Published Monday, 16 February 2015
Bromley Police and local authority officers raided the premises of Skunkworks in Orpington High Street on Friday 13 February following complaints of antisocial behaviour in the surrounding area.
Trading Standards Officers seized a considerable quantity of New Psychoactive Substances (NPS), commonly referred to as ‘legal highs’ as part of an on-going investigation into the safety of NPS. A suspected prohibited breed of Pit Bull Terrier was also seized for further examination by police.
Local police teams had raised concerns about the number of young people found in possession of NPS and the number of medical emergencies relating to the use of NPS. Working in partnership, the Police and Local Authority have issued a warning to the business under new legislation to stop selling NPS in an effort to protect the local community and restrict young people in the area having access to the product.
Bromley Deputy Borough Commander Parm Sandhu said: "This sends a clear message to these types of establishments that we will not tolerate the issues they bring to our communities. The recreational use of NPS represents a danger to public health and can also render people vulnerable to becoming victims of crime and the Metropolitan Police Service strongly advice the public that these should not be experimented with. We will continue working with Trading Standards and the Local Authority to tackle this issue"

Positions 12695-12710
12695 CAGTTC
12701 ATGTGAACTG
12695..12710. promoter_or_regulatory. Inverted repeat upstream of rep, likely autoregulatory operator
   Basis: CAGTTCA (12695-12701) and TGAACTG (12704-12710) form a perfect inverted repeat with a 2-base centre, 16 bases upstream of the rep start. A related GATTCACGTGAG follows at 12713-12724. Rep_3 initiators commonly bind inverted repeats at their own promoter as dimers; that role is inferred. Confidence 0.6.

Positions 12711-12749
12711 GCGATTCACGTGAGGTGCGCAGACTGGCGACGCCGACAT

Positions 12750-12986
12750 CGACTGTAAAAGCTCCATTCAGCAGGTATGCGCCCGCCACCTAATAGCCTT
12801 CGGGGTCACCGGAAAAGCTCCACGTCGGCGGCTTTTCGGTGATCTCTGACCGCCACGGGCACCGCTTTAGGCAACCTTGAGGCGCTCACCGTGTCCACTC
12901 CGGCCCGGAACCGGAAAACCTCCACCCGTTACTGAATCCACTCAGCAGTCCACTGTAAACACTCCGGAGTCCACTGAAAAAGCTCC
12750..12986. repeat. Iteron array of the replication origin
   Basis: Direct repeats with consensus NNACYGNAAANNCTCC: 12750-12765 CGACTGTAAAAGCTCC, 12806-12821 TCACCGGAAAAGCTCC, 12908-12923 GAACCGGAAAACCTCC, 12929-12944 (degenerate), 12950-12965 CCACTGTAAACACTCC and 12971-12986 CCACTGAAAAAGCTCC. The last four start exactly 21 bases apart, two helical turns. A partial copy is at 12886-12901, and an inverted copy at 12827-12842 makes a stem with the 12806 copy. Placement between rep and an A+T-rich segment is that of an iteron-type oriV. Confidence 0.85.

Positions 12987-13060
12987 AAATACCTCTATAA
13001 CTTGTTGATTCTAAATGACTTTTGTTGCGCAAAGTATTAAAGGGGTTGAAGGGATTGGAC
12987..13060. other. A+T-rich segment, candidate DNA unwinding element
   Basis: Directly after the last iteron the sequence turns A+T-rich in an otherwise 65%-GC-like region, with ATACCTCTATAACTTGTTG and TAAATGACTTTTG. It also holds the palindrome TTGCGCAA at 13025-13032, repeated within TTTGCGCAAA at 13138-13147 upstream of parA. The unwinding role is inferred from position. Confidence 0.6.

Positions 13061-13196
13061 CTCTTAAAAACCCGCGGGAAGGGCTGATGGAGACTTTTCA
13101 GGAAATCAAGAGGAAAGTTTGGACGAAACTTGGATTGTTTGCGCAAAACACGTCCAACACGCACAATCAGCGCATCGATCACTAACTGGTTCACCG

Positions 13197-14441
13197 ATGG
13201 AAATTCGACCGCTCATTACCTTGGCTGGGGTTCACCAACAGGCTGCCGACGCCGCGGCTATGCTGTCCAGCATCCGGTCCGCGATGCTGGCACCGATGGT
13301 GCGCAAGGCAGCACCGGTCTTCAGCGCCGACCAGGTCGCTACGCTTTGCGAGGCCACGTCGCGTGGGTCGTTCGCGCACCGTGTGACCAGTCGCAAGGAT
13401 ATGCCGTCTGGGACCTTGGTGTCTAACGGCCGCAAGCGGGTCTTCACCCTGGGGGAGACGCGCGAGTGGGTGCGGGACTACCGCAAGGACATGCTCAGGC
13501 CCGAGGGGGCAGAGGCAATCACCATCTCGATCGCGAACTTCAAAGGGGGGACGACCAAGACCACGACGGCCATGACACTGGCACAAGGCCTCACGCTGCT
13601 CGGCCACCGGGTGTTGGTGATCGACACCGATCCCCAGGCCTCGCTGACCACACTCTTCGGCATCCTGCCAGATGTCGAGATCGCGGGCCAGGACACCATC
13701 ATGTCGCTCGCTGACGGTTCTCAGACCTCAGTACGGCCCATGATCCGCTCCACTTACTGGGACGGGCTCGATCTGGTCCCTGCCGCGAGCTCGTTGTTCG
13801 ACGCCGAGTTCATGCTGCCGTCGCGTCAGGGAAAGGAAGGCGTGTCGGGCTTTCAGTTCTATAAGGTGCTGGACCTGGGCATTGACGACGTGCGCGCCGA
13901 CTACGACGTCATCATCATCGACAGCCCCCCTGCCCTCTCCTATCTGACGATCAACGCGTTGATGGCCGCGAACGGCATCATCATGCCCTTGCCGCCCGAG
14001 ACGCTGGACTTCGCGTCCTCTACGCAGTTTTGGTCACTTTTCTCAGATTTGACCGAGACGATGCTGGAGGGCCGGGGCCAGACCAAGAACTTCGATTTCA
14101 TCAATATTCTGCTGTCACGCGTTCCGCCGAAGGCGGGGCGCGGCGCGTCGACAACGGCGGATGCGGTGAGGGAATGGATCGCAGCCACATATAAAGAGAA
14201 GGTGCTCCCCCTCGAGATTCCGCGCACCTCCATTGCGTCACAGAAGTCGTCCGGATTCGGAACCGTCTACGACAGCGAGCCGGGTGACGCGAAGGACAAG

Cllr Tim Stevens, Executive Member for Public Protection and Safety said “We have joined forces with our police partners to tackle this problem using ground-breaking enforcement tactics. This was in response to many complaints from the community about antisocial behaviour which has been linked to the use of these products. They are not safe, they are dangerous and can cause serious harm to those using them, especially young people. The term legal high is completely misleading.”
Notes to Editors: The legislation used during this raid was:
Antisocial Behaviour Crime and Policing Act 2014. Part 4 Chapter 1
The Act empowers police and local authority to serve a Community Protection Notice on a person or business if their conduct is having a detrimental effect on the quality of life in the community, is unreasonable and is persistent.
The General Product Safety Regulations 2005 place a general obligation on producers to supply only products that are safe. This includes a requirement to provide consumers with the relevant information to enable them to assess the risks inherent in a product throughout the normal or reasonably foreseeable period of use, where such risks are not immediately obvious without adequate warnings and to take precautions against those risks.
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